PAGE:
Cleckheaton councillor in plea not to lose sight of the 'human cost' of Brexit

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A leading Liberal Democrat in Kirklees has pleaded for the authority not to lose sight of “the human cost” of Brexit as the clock ticks down on Britain’s transition period from the European Union, which ends on December 31.

Coun John Lawson (Cleckheaton) was referring to the struggle to secure settled status for a handful of children who are EU nationals.

Whilst four out of five youngsters needing to apply have completed the process, one child’s status remains unresolved.

He said the situation was “unforgivable”.

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A Kirklees councillor has been speaking about the cost of Brexit (Getty Images)A Kirklees councillor has been speaking about the cost of Brexit (Getty Images)
A Kirklees councillor has been speaking about the cost of Brexit (Getty Images)

And with the deadline for settled status looming – it is set to run out in June 2021 – he fears that the eight-week turnaround on applications might not be enough.

The Home Office released £146,000 to the council to cover the cost of handling applications for settled status.

As of June 30 the authority had received 9,390 applications, representing 72% of the 13,000 estimated EU nationals in Kirklees.

However as with neighbouring authorities in Leeds and Wakefield, Kirklees expects real numbers to exceed government estimates.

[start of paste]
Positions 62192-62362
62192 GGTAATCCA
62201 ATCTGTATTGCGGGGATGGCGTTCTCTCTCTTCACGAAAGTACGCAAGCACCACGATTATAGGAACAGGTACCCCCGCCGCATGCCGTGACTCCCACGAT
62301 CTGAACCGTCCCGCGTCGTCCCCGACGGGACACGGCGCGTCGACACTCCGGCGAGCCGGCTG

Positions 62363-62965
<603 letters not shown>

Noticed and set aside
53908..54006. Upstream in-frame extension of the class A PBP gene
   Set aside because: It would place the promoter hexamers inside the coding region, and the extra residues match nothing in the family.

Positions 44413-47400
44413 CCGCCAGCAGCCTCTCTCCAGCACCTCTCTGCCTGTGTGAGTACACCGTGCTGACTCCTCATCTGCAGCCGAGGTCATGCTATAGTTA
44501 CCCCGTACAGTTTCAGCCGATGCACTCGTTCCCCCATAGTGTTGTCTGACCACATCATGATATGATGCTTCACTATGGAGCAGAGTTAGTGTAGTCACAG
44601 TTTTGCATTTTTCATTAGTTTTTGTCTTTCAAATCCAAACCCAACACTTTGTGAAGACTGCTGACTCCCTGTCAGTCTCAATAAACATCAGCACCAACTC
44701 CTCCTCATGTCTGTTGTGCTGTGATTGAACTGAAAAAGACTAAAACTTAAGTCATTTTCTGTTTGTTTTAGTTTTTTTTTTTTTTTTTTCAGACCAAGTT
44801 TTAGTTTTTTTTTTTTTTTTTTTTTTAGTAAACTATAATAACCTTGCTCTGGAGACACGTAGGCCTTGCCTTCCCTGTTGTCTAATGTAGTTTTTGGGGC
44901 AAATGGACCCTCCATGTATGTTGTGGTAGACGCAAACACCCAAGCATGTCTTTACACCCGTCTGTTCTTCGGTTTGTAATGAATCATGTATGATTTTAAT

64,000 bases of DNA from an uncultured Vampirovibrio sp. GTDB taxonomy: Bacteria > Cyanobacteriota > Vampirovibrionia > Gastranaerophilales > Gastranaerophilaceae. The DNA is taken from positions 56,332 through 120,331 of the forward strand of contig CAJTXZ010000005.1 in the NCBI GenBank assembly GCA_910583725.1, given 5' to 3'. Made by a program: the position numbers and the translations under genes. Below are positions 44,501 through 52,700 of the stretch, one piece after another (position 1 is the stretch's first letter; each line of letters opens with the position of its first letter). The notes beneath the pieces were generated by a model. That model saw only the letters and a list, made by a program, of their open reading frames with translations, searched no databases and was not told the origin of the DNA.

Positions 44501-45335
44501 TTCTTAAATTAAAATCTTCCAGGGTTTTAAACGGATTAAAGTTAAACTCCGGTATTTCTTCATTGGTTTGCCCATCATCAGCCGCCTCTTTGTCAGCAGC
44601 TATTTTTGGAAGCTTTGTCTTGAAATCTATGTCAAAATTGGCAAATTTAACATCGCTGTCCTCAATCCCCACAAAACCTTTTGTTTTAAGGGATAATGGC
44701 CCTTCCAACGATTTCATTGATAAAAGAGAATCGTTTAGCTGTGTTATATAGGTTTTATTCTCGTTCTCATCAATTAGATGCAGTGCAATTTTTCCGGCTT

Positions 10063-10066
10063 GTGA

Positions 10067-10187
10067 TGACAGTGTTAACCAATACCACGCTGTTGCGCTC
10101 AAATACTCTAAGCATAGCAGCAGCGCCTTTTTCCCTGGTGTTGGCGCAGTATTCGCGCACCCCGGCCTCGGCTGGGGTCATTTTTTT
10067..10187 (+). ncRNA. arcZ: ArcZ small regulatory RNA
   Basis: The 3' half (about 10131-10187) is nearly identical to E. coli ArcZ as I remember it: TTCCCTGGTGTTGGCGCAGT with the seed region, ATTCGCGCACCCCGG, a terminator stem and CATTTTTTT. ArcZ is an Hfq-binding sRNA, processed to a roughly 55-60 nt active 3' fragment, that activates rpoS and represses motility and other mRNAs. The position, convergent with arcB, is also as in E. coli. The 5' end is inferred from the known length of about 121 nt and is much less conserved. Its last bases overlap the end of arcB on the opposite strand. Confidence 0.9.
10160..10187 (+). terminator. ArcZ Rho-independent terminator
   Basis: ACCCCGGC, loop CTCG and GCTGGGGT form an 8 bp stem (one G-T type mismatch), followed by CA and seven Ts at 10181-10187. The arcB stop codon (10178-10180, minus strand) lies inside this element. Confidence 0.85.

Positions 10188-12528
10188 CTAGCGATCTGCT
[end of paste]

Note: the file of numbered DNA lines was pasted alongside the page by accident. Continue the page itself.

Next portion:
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Speaking after a meeting of the council’s Corporate Scrutiny Panel Coun Lawson said he was becoming “very nervous” about the time remaining and the aspects to be resolved.

He said: “I’ve followed this issue with increasing alarm through the year. Officers are working hard and have completed four of the five cases we know about but the fifth remains unresolved.

“It’s unthinkable that young people here and in other authorities should have this hanging over them.

“Everyone in council is regarded as a corporate parent,. This means we should be treating these young people as our own and giving voice to this very human cost of the preparations to leave the EU.”

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He described the children concerned as “among the most vulnerable of the vulnerable and in a position not of their making”.

He added: “The impact of not getting settled status would be significant and lifelong, affecting them way beyond their time in our care.

“We should be in the business of looking after young people who need it, wherever they’re from. We should absolutely not be forced to spend time chasing down paperwork to feed government bureaucracy at a time like this.”

He is seeking answers as to how such youngsters have fallen through the cracks in the system and what the council needs to do “to set it right.”

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He said: “We need to be able to stop young people falling through the gaps and provide a safety net that guarantees their status through being in care.”

Naz Parkar, the council’s director of growth and housing, said officers were working “very hard” to work through settled status applications.

“The 13,000 that you quite rightly said is a Home Office estimate – and other districts have already busted that number. We anticipate that we will. It’s really difficult to speculate by how much but by quite a strong number. I have heard an estimate that we might reach as many as 17,000 people.

“Those are guesstimates reflecting the experience of other districts.”

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